They are two kinds of gels: physical gels and chemical gels. Don’t be afraid of the words. A chemical
gel is one that does not break down upon heating once it is formed. Physical gels are like gelatine
gels: they can melt on heating, but will reform again.
Cooks know both kinds of gels well, but often they do not realise that they know.
Cooking egg white, for example, makes a chemical gel, as does cooking meat. When blood
coagulates it forms a chemical gel. In theses cases, the gelling agents are proteins.
On the other hand, jam is a physical gel, as well as bechamel sauce that is kept in the fridge. In jam,
the gelling agent is called “pectin”. In a cold bechamel sauce, the gelling agent is starch (it would be
more appropriate to say amylose and amylopectin, as we now know that these two molecules are the
two constituents of flour starch).
But these traditional agents are not the only ones to promote jellification. In some countries, it has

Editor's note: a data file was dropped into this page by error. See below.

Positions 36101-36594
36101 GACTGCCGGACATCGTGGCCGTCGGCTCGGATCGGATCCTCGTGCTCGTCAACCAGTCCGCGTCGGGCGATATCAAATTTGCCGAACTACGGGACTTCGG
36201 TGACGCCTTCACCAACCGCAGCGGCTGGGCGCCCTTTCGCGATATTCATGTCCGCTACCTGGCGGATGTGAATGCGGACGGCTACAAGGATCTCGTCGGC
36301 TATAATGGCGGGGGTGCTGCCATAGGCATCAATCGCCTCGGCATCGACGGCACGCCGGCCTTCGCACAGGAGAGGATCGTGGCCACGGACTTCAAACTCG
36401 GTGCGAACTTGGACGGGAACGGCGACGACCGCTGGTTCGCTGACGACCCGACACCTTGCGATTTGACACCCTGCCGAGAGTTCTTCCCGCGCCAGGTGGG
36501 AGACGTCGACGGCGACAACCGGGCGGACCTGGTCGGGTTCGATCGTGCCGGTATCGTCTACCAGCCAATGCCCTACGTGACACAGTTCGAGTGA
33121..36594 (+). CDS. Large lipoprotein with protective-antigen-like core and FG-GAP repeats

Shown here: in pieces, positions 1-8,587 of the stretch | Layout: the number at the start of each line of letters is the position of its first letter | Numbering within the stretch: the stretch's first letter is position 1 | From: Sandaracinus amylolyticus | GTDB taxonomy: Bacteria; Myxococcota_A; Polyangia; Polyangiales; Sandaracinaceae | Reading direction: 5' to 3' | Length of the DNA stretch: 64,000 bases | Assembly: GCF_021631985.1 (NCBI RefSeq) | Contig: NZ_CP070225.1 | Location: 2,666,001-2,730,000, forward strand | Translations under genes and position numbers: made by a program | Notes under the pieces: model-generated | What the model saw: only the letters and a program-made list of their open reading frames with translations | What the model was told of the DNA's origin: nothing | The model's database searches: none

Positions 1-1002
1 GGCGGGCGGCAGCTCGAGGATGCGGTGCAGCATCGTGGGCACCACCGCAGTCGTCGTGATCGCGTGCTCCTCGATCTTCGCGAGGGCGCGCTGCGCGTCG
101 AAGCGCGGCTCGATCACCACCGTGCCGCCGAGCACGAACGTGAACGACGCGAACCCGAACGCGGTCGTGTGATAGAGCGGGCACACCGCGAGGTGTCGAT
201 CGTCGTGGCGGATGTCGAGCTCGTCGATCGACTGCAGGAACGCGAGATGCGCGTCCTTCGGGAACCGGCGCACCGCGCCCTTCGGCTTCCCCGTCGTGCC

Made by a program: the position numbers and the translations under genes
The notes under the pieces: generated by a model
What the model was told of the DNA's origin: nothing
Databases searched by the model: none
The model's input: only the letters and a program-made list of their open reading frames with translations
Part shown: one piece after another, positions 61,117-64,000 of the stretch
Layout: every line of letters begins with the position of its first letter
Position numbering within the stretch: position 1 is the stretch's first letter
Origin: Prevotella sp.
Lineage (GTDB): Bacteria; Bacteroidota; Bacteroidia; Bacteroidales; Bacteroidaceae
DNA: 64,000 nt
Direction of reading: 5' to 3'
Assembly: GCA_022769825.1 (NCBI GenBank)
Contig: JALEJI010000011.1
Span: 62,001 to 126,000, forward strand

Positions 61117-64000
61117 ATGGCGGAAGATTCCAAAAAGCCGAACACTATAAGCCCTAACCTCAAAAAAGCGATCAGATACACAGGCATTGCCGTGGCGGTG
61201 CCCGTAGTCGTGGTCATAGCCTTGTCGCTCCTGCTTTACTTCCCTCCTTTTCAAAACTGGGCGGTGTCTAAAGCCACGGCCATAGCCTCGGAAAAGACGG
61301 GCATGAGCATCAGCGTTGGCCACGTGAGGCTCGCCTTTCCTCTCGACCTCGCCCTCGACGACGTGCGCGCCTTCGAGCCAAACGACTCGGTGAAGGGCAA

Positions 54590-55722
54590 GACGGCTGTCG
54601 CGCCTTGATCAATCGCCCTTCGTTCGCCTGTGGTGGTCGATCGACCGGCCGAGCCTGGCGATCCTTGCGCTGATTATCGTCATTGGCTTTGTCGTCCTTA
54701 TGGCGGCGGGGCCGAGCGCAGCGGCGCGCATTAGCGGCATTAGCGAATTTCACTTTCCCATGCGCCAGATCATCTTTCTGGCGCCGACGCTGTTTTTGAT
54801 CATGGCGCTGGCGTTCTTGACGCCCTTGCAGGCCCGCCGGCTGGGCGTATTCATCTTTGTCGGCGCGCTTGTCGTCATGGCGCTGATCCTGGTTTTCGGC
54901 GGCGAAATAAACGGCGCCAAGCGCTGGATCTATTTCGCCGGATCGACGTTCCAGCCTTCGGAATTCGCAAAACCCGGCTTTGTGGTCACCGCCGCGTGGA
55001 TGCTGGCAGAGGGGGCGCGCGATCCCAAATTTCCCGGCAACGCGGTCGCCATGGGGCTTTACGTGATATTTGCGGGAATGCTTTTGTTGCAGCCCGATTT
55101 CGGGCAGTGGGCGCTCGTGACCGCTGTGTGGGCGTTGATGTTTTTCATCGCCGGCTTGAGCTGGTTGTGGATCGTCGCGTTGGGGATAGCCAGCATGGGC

been known for a very long time that algae are also able to change water into a gel when they are
cooked in it. This has led to the discovery of a large number of gelling agents, which are being used
more and more in the kitchen today. These include agar, guar and tara gums, carrageenans,
alginates… Want to see more about them?
Other thickening agents
There is a major difference between jellification and “thickenisation” of a liquid. Thickening means that
the viscosity of a liquid...
the viscosity of a liquid is increased, but not to a point of making the liquid a solid (jellification).
Cooks have known for a very long time that adding egg yolks to a light sauce and heating the sauce
slowly can “thicken” it.
Traditionally, the thickening agents were eggs, various starches (potato starch, flour, rice starch…),
vegetable purees etc…
Three main cases should be considered. First, some compounds like guar gum or gelatine when
added to hot sauces increase the viscosity (see this word in the glossary) of the sauce because they
bind to a lot of water molecules. Second, some products such as starch swell in hot water, and the